City council has decided to lower taxes for Canoe Forest Products, the only company in the city’s ‘major industry’ class.
The decision came during the Feb. 24 council meeting, when tax talk was a key part of the agenda. One topic was the effect of shifting tax collection away from major industry.
Coun. Kevin Flynn outlined the difference between property classes such as residential and business.
He said what he hears talked about a lot in the business community is the class multiple. He gave the example of a house worth $500,000 and a commercial property worth $500,000. The business would pay 2.8 times more tax in Salmon Arm than a residence would. The residential rate is considered the base rate.
Flynn said the common reasoning is that businesses can write off the tax or businesses use more services so should pay more. He thinks 2.8 is a “defensible” multiplier.
However, the multiplier for the major industry class is the one rate that’s not fair, Flynn said, because major industry pays 18.5 times what residential pays.
He made a motion that $50,000 of taxes from major industry, i.e. Canoe Forest Products, be shifted to residential.
The impact would be an additional $6.50 for a house assessed at $400,000.
It would also mean the 2020 city tax bill for Canoe Forest Products would be $523,000 instead of $573,000.
“They have come to us on numerous occasions to say, especially in today’s climate for the forest industry, it’s not fair…,” Flynn said, explaining he doesn’t like to see a significant reliance on one business, especially in today’s forest economy.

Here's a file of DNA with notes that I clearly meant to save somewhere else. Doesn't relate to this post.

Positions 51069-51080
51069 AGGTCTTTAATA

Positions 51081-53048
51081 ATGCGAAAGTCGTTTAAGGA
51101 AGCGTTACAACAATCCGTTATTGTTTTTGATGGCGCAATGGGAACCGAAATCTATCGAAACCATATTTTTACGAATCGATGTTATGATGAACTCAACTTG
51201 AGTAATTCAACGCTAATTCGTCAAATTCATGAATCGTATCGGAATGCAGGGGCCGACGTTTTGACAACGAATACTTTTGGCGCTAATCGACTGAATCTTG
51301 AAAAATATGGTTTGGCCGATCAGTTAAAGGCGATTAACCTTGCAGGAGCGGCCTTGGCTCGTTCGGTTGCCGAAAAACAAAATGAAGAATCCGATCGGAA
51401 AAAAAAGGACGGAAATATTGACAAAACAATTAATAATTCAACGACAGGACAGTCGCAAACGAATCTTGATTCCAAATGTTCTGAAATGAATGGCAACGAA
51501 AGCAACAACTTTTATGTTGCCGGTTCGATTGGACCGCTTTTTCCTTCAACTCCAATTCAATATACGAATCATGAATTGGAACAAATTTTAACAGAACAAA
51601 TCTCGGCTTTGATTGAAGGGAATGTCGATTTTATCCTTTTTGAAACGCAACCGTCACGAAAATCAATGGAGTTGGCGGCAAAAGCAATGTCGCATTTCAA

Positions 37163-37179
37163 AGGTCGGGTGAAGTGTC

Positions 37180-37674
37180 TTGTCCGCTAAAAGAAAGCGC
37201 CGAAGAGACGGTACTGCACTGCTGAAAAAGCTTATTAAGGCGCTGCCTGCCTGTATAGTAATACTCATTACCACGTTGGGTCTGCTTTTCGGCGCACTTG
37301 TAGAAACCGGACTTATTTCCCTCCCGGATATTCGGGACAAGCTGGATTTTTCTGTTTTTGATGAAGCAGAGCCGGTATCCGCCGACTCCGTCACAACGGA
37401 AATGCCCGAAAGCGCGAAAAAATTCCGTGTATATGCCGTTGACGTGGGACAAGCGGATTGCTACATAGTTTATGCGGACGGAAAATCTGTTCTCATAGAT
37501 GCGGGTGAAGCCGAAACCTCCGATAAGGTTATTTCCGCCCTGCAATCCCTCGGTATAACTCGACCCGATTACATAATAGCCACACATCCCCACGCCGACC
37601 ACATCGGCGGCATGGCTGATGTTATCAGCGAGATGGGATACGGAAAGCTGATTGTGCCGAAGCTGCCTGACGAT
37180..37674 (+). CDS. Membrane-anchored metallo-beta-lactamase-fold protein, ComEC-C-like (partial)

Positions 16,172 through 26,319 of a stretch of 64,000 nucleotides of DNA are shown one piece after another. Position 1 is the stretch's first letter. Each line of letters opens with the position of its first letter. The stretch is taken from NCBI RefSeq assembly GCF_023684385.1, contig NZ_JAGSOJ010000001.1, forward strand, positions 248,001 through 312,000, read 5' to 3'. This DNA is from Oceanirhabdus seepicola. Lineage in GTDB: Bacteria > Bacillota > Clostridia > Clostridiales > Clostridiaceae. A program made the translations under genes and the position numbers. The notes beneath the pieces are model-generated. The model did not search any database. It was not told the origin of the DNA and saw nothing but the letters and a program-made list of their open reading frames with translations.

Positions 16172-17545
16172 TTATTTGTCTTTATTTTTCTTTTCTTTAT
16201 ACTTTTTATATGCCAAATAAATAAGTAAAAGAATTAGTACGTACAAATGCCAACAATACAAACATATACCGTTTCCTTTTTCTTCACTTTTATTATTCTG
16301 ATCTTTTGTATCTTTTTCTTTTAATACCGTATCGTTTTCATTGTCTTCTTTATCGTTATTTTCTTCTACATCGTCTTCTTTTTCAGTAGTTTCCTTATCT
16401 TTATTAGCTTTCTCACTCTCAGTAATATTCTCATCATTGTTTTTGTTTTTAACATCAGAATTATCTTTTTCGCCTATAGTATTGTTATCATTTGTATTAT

He said he grew up in Campbell River and when the mill there shut down, the community took a five-to-10 million dollar tax hit. He emphasized he’s not saying Canoe Forest Products is at risk of shutting down; what he’s saying is the company employs 300-plus people who then have homes in the community. He said the company brings significant value to Salmon Arm and has asked on a number of occasions to have the major industry tax multiplier reduced.
In 2016, council reduced the company’s tax bill by $25,000.
Flynn said he doesn’t want the tax shifted to both residential and business classes, because small business is the life blood of the community. By shifting it only to residential, the largest class, each homeowner pays a small increase.
Mayor Alan Harrison added that the general manager told him the business is willing to pay its fair share, but the share has been higher than fair.
After much discussion, all but one member of council present voted in favour of the tax shift. Coun. Tim Lavery opposed the motion, stating he supports the status quo for this year. Coun. Chad Eliason was absent.